Anderson, R. C., Wood, J. B., & Byrne, R. A. (2002). Octopus senescence: the beginning of the end. Journal of Applied Animal Welfare Science, 5(4), 275–83. doi:10.1207/S15327604JAWS0504_02
Andrews, P. L. R., Darmaillacq, A.-S., Dennison, N., Gleadall, I. G., Hawkins, P., Messenger, J. B., … Smith, J. A. (2013). The identification and management of pain, suffering and distress in cephalopods, including anaesthesia, analgesia and humane killing. Journal of Experimental Marine Biology and Ecology, 447, 46–64. doi:10.1016/j.jembe.2013.02.010
Basil, J. A., Barord, G., Crook, R. J., Derman, R., Hui Ju, C., Travis, L., & Vargas, T. (2011). A SYNTHETIC APPROACH TO THE STUDY OF LEARNING AND MEMORY IN CHAMBERED NAUTILUS L.(CEPHALOPODA, NAUTILOIDEA). Vie et Milieu-Life and Environment, 61(4), 231–242.
Brown, E. R., & Piscopo, S. (2013). Synaptic plasticity in cephalopods; more than just learning and memory? Invertebrate Neuroscience, 13(1), 35–44. doi:10.1007/s10158-013-0150-4
Crook, R. J., & Basil, J. a. (2008a). A role for nautilus in studies of the evolution of brain and behavior. Communicative & Integrative Biology, 1(1), 18–9.
Crook, R. J., & Basil, J. A. (2008b). A biphasic memory curve in the chambered nautilus, Nautilus pompilius L. (Cephalopoda: Nautiloidea). The Journal of Experimental Biology, 211(Pt 12), 1992–8. doi:10.1242/jeb.018531
Crook, R. J., & Basil, J. A. (2013). Flexible Spatial Orientation and Navigational Strategies in Chambered Nautilus. Ethology, 119(1), 77–85. doi:10.1111/eth.12040
Crook, R. J., Dickson, K., Hanlon, R. T., & Walters, E. T. (2014). Nociceptive Sensitization Reduces Predation Risk. Current Biology, 24, 1121-1125. doi:10.1016/j.cub.2014.03.043
Grasso, F. W., & Basil, J. A. (2009). The evolution of flexible behavioral repertoires in cephalopod molluscs. Brain, Behavior and Evolution, 74(3), 231–45. doi:10.1159/000258669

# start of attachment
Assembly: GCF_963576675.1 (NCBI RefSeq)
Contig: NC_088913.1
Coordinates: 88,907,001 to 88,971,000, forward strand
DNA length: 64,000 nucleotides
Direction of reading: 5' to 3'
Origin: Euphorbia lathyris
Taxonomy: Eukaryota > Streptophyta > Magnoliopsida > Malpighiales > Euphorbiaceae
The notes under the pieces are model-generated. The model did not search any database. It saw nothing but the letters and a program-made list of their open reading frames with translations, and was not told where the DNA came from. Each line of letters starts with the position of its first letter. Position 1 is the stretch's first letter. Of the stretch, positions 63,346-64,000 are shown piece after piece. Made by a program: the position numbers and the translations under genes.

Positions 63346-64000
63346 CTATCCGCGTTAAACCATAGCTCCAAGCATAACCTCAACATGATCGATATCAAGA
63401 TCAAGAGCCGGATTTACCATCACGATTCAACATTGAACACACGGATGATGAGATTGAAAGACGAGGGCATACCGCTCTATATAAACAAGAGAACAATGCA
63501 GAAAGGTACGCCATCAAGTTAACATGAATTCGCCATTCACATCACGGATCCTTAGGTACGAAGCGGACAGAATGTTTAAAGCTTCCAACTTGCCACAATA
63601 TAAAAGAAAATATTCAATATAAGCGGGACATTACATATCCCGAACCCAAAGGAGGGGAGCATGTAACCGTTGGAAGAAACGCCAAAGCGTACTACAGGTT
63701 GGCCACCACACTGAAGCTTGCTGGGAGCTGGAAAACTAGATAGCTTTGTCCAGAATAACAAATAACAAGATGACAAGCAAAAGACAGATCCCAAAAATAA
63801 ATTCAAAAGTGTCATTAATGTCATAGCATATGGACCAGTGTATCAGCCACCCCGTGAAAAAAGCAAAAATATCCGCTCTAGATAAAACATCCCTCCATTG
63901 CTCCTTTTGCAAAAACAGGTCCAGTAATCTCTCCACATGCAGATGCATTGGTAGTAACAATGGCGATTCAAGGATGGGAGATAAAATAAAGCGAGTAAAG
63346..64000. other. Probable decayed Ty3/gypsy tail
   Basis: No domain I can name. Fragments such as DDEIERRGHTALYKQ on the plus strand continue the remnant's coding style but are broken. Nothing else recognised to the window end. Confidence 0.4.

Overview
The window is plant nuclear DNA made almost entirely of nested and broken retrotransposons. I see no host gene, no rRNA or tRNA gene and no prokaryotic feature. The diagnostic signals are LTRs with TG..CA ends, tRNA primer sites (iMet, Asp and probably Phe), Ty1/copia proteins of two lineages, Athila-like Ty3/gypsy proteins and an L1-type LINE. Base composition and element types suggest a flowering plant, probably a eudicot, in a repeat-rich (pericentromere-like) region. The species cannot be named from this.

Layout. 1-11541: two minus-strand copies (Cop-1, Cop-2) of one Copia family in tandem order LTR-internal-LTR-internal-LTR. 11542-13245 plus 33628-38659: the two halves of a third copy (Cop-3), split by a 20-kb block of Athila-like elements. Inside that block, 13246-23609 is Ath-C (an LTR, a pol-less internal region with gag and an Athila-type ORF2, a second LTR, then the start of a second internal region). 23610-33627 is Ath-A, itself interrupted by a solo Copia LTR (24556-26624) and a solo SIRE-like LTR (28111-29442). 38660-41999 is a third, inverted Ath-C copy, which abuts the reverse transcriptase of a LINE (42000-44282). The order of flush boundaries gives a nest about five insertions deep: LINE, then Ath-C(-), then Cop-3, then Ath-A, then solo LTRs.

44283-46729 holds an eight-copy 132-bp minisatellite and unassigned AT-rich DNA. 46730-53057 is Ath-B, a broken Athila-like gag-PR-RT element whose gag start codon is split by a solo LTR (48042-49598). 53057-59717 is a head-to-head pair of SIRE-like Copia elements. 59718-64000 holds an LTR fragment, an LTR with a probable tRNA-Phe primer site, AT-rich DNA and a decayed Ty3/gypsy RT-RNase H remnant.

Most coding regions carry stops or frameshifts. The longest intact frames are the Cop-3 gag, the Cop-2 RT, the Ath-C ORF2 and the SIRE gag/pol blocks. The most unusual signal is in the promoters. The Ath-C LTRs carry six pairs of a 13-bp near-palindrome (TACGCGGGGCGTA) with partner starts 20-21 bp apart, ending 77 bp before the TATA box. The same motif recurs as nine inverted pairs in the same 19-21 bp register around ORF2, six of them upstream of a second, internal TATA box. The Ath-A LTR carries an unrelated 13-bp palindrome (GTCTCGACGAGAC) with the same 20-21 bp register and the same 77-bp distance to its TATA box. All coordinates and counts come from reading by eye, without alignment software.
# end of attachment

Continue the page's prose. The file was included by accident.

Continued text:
Hanlon, R. T. (2007). Cephalopod dynamic camouflage. Current Biology, 17(11), R400–R404. Retrieved from http://www.pubmedcentral.nih.gov/articlerender.fcgi?artid=2674088&tool=pmcentrez&rendertype=abstract
Hochner, B. (2010). Functional and comparative assessments of the octopus learning and memory system. Front Biosci (Schol Ed), 2, 764–771. Retrieved from http://www.octopus.huji.ac.il/site/articles/Hochner-2010.pdf
Hochner, B., Brown, E. R., & Langella, M. (2003). A learning and memory area in the octopus brain manifests a vertebrate-like long-term potentiation. Journal of Neurophysiology, 90(5), 3547–3554. Retrieved from http://jn.physiology.org/content/90/5/3547.short
Hochner, B., Shomrat, T., & Fiorito, G. (2006). The octopus: a model for a comparative analysis of the evolution of learning and memory mechanisms. The Biological Bulletin, 210(3), 308–317. Retrieved from http://www.ncbi.nlm.nih.gov/pubmed/16801504
Moriyama, T., & Gunji, Y.-P. (1997). Autonomous Learning in Maze Solution by Octopus. Ethology, 103(6), 499–513. doi:10.1111/j.1439-0310.1997.tb00163.x
Niven, J. E. (2011). Invertebrate neurobiology: visual direction of arm movements in an octopus. Current Biology, 21(6), R217–R218. Retrieved from http://www.ncbi.nlm.nih.gov/pubmed/21419985
Shomrat, T., Feinstein, N., Klein, M., & Hochner, B. (2010). Serotonin is a facilitatory neuromodulator of synaptic transmission and “reinforces” long-term potentiation induction in the vertical lobe of Octopus vulgaris. Neuroscience, 169(1), 52–64. doi:10.1016/j.neuroscience.2010.04.050
Shomrat, T., Graindorge, N., Bellanger, C., Fiorito, G., Loewenstein, Y., & Hochner, B. (2011). Alternative sites of synaptic plasticity in two homologous “fan-out fan-in” learning and memory networks. Current Biology, 21(21), 1773–82. doi:10.1016/j.cub.2011.09.011
Recognizing cephalopod boreholes in shells and the northward spread of Octopus vulgaris Cuvier, 1797 (Cephalopoda, Octopodoidea)
Auke-Florian HIEMSTRA 2015 full article.
This article is particularly interesting because it notes that drilling may NOT be solely by the radula.
Signal Use by Octopuses in Agonistic Interactions
David Scheel, Peter Godfrey-Smith (pgs), Matthew Lawrence (jugglematt) 2016
Pull or Push? Octopuses Solve a Puzzle Problem
Jonas N. Richter, Binyamin Hochner, Michael J. Kuba 2016 (PLOS One full article)
Peripheral injury alters schooling behavior in squid, Doryteuthis pealeii
Megumi Oshima,Theodor Di Pauli von Treuheim, Julia Carroll,Roger T Hanlon,Edgar T Walters,Robyn J Crook 2016 (subscription Science Direct)
Number sense and state-dependent valuation in cuttlefish
Tsang-I Yang, Chuan-Chin Chiao 2016 (Subscription Proceedings of the Royal Society B)
Editorial summary on Physics.org